The Banner Saga is more than a game – it’s a story.
OK, so it’s still a game, but whereas most would try to quantify the experience by labeling it as a “turn-based tactical role-playing game” (which I wouldn’t refute, either), those moments feel like a small cog in a much bigger machine. The Banner Saga is a game about decisions, your decisions, and their consequences. Those decisions are made on different fronts: conversations you have with folk around you, the choices you make as you lead your caravan away from a returning evil and the battles you partake in all bear the weight of the compromises you make.
Told in a lovingly animated style, The Banner Saga has a weaving and meandering plot set in a Norse inspired world in which you follow a set of disparate characters, both human and giant, at the cusp of the return of the Dredge, a soulless and merciless evil that was thought to have been long gone. Occasionally there are well-voiced cut scenes, but for the most part you’ll be reading and choosing dialog options that set in motion what happens next in your story. The writing is phenomenal, with each character given a distinct personality.
What I was truly surprised by was just how important your choices are. Towards the beginning of the game there’s a moment where a father is given distinct choices on how to potentially save his daughter from a sneak attack, from yelling a warning to just straight up shooting an arrow at the beast in the hopes that you’ll distract in long enough for her escape. Even though it wasn’t conveyed on screen and only through text, the scene was intense. I made a decision that ended up saving her, but I soon realized that even the best laid plans and good intentions mean nothing, and loss will come to you no matter what you do. It’s rare for a game to hold such high stakes and make the player feel them, for which I applaud The Banner Saga.
When you aren’t weighing your options through dialog, there’s a lot of simulation management going on while your convoy is on the move. Saying it’s like The Oregon Trail but with Vikings is not an exaggeration. I really enjoyed watching my small processional march across painterly lands and felt much invested in their well-keeping at all times. To further fill the ambiance, there’s a lore-heavy map you can peruse to fill you in on the world and why what’s currently going on is such a big deal. You don’t have to invest any time into this if you don’t want to, but it helped endear me to everything that was going on.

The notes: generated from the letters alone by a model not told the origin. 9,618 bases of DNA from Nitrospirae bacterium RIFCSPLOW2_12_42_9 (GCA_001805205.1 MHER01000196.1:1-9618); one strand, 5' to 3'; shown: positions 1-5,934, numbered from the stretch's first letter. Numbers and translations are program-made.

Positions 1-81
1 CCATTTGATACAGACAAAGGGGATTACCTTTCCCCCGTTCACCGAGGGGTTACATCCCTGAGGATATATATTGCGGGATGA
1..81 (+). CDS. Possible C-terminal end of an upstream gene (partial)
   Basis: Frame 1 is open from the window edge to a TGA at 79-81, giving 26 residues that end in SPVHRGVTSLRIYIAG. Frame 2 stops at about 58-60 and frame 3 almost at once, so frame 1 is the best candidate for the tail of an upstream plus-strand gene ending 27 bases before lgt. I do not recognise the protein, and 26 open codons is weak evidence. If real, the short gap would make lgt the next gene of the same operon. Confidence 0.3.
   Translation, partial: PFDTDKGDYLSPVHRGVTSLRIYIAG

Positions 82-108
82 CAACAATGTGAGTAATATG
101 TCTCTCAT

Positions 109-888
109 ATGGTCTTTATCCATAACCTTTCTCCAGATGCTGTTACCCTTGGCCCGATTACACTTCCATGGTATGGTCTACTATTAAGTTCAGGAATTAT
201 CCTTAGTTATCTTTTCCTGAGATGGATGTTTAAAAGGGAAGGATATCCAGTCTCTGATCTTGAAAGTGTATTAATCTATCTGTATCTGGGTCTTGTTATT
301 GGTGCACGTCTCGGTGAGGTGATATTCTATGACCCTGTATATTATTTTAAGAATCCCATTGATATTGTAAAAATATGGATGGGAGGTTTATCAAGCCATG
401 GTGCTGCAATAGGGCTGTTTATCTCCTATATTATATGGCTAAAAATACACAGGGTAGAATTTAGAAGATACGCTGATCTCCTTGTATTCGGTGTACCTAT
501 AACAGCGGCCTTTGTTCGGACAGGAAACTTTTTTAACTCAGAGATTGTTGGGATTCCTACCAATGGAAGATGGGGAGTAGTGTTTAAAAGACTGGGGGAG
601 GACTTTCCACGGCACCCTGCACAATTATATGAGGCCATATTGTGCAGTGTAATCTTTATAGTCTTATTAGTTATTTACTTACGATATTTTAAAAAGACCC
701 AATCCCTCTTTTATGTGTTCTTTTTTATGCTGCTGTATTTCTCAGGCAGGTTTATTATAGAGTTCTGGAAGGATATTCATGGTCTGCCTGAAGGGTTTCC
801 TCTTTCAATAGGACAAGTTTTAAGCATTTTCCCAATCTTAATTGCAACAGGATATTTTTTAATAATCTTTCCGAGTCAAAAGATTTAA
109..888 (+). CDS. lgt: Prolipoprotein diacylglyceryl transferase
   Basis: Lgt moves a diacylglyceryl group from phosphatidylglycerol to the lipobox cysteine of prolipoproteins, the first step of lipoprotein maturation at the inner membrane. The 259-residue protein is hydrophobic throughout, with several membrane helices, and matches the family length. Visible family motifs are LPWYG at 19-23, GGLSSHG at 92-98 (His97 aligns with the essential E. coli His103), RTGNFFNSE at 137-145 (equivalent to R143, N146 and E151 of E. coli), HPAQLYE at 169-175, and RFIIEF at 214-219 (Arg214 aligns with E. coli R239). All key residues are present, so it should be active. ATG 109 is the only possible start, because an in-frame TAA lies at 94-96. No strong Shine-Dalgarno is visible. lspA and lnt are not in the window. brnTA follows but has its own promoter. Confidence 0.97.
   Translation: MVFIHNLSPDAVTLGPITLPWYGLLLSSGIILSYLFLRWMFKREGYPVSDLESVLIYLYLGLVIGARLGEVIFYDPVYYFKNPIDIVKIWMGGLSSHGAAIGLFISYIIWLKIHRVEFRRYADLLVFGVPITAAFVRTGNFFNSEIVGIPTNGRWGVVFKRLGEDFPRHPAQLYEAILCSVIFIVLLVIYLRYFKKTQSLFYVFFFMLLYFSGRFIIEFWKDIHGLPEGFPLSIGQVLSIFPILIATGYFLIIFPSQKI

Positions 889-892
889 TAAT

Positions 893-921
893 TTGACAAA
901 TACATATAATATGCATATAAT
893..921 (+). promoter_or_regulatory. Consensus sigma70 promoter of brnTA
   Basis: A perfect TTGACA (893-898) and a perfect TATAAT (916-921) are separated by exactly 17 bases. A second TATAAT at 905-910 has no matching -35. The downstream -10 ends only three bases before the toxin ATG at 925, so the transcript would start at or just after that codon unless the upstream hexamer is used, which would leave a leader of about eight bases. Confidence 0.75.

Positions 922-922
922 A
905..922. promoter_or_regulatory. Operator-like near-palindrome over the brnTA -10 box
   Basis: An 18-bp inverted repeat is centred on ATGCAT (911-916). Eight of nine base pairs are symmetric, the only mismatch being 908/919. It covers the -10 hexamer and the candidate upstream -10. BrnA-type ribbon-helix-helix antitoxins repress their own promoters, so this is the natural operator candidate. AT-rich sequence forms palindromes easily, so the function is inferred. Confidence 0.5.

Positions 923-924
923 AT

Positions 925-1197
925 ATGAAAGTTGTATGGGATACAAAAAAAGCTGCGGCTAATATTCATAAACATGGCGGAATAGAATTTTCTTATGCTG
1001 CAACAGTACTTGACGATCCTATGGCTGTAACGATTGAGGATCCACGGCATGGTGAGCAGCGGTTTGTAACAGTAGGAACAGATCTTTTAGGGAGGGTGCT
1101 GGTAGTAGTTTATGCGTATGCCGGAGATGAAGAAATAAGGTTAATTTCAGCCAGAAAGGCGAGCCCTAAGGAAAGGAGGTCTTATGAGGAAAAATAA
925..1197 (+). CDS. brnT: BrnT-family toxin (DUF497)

Lastly, I’d like to point out that the turn-based grid combat is a lovely piece of the trifecta that makes The Banner Saga so special. It feels very familiar in its trappings, but has its own personal layer of depth to make it feel wholly original. There’s everything from various jobs to customizable skill sets and good ‘ol turn-taking, but there’s also two different attack values that you need to take into account, and an expendable resource you can use in a pinch to turn the tides of a battle. You’ll mull over your options time and again in the hopes of not screwing yourself over, either cheering in excitement as your Hail Mary works or muttering curses in defeat at a failed operation. The combat never feels jarring in the slightest, merging seamlessly with the rest of your adventure.
The Banner Saga runs smoothly and feels great on the Switch, feeling at home on either your television or in your hands. Furthermore, the game is just the beginning of a trilogy that will run its entire course on the system, and your actions in this game will carry on in the next chapter as well as the final one, so you need to make every move count. I’m super excited about The Banner Saga in a way I haven’t in a while, because it feels malleable and consequential in a meaningful way. With such a blazing opener, it’s hard not to be stoked about The Banner Saga 2. Bring on the Dredge, I say!
The Banner Saga is available for Switch, Xbox One, PlayStation 4, PC, Mac, Linux, iOS and Android. We reviewed the Switch version.
Disclosure statement: Review code for The Banner Saga was provided by Plan of Attack. A Most Agreeable Pastime operates as an independent site, and all opinions expressed are those of the author.